Never a reason: talking with your teen about depression

Categories: Healthy Driven Minds

If you know a teen or preteen, it is almost certain they have heard about or have watched the Netflix series “13 Reasons Why.” This may be concerning due to the very graphic and dramatic content of the series, which portrays one girl’s decision to commit suicide.

The content of this series is clearly triggering. If someone is already struggling with depression or has undergone a traumatic event themselves, this series would likely enflame these feelings and memories. Preteens are especially vulnerable to the harmful messages since they are not yet emotionally equipped to fully process the irrational logic portrayed in this series.

A major shortcoming of the series is that it does not offer support contacts after each episode or reflect how adults are available to intervene. How can we talk with our youth regarding the perspective of this recent “Netflix binge” barrage?

First, we need to understand that suicide and related behaviors are symptoms of a mental illness. Early warning signs of mental illness were minimized throughout “13 Reasons.” Hannah did not portray the common affect and demeanor of someone suffering with depression until the very end of the series.

Commonly, suicide is considered an impulsive act when completed by teens. However, there are also signs and symptoms that can be present for weeks, months or years. Warning signs of depression can include:

  • Any changes in eating habits
  • Not sleeping enough or sleeping too much
  • Isolating
  • Irritability/moodiness and passivity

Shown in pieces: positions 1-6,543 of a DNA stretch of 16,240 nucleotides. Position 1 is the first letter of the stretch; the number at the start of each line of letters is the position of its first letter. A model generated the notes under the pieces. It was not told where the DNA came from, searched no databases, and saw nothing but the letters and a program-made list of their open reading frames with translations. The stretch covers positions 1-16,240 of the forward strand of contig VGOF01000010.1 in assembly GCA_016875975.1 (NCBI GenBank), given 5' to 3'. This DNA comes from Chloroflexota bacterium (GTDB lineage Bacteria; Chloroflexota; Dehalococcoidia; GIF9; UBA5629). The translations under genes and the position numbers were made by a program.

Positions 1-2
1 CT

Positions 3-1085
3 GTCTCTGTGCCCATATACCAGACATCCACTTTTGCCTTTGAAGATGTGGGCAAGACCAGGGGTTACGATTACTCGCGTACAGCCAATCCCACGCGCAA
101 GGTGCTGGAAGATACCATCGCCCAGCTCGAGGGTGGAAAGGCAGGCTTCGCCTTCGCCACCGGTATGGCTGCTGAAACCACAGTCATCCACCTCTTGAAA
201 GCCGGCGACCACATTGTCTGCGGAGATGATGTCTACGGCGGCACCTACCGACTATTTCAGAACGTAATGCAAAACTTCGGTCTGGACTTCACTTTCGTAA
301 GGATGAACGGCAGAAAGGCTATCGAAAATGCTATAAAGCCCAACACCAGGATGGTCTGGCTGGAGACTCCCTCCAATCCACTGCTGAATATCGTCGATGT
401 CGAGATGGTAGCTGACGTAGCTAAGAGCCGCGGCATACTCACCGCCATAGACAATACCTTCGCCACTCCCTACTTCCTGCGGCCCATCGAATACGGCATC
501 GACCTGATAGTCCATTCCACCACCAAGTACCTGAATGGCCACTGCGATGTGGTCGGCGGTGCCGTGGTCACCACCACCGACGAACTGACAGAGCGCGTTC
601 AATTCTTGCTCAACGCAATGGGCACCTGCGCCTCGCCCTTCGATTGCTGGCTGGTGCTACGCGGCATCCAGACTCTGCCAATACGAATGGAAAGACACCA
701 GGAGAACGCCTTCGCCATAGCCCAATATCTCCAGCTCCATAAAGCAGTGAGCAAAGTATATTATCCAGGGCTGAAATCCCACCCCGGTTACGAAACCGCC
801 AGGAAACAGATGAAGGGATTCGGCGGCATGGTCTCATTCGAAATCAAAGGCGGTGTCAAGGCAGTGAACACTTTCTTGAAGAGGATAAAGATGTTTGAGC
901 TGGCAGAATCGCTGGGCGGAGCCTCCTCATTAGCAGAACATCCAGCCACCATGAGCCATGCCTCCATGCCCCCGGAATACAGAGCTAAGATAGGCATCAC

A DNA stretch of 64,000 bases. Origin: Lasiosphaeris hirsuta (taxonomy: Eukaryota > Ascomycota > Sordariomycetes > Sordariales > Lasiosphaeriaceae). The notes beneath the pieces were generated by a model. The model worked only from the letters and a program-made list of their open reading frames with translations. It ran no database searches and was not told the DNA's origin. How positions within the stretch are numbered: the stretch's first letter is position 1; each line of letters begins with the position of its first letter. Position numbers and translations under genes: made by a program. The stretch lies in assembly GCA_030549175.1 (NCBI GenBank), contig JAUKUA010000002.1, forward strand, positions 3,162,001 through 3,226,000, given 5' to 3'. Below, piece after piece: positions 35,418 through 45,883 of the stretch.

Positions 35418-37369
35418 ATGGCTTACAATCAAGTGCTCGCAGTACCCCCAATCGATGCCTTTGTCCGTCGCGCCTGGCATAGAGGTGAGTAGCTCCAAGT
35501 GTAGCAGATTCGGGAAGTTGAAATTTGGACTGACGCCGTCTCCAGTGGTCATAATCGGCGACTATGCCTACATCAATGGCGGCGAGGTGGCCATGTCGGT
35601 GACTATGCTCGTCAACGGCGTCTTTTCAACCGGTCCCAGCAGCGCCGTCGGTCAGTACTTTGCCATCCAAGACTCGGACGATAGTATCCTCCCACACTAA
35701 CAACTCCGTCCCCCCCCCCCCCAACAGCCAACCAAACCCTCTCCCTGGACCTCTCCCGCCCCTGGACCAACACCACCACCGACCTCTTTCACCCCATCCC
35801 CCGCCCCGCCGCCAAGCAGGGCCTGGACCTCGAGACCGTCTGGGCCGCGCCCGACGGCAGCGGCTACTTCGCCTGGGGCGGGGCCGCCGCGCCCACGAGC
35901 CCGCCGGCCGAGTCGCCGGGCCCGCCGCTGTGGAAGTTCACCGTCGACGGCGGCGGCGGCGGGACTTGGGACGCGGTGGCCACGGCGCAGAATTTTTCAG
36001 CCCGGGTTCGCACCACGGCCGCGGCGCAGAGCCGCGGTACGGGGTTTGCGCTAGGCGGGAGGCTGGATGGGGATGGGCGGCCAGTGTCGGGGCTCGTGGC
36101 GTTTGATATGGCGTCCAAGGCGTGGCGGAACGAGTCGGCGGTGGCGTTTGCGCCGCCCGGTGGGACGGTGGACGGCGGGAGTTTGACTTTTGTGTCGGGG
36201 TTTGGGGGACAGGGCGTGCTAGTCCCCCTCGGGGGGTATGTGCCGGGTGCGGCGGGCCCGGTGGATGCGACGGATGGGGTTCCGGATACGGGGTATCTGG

• Statements of “I am a burden”
  • Questioning the purpose or meaning of their life

For a teen who is struggling, there is often a series of atypical behavior and changes in the teen’s “normal” presentation. Be on the lookout for changes in behavior and be prepared to speak directly with your teen about it.

Get to know the warning signs of suicide.

A common experience and emotion of teenagers is that life is stressful and difficult and that it is never going to get better. Unfortunately, teenagers often fail to reach out to others and share what is going on.

When a teen is going through a difficult situation, connection and communication is a crucial intervention. You want your teen to understand they aren’t as alone and misunderstood as they may think, and that life will get better.

Try these talking points:

  • Try something like: “I noticed that you don’t eat dinner with us anymore and you no longer speak to your friend Amy, what has changed?” 
  • Avoid closed ended questions such as “Is anything wrong?” 
  • Be specific in your descriptions and questions and be sincere. 
  • Ask them how they are feeling. They may not answer but they will know you care.
  • Listen, even if it is difficult not to talk.
  • Point out that they have gotten through difficulties in the past and they will again.
  • Emphasize that you are there for them: “I am not going anywhere, we will get through this together”
  • Avoid “when I was a teen…” type stories.
  • “Rachel, your eyes look sad to me, I know this is hard for you right now.”

The Jed Foundation (JED) and Suicide Awareness Voices of Education (SAVE) also developed a list of 13 talking points for young adults and parents to discuss while watching the series.

While this series has raised the controversial topic of suicide among teens, our communities need to band together to provide resources and outlets for teens so they know help is available.

As a parent, trust your gut. If you are concerned, don’t wait. Seek help.

Supportive resources

National Suicide Prevention Hotline: 800-273-TALK (8255)

NAMI – DuPage: 630-752-0066

Linden Oaks Behavioral Health Hospital, 24-hour Help Line: 630-305-5027

Get support from Linden Oaks Behavioral Health.

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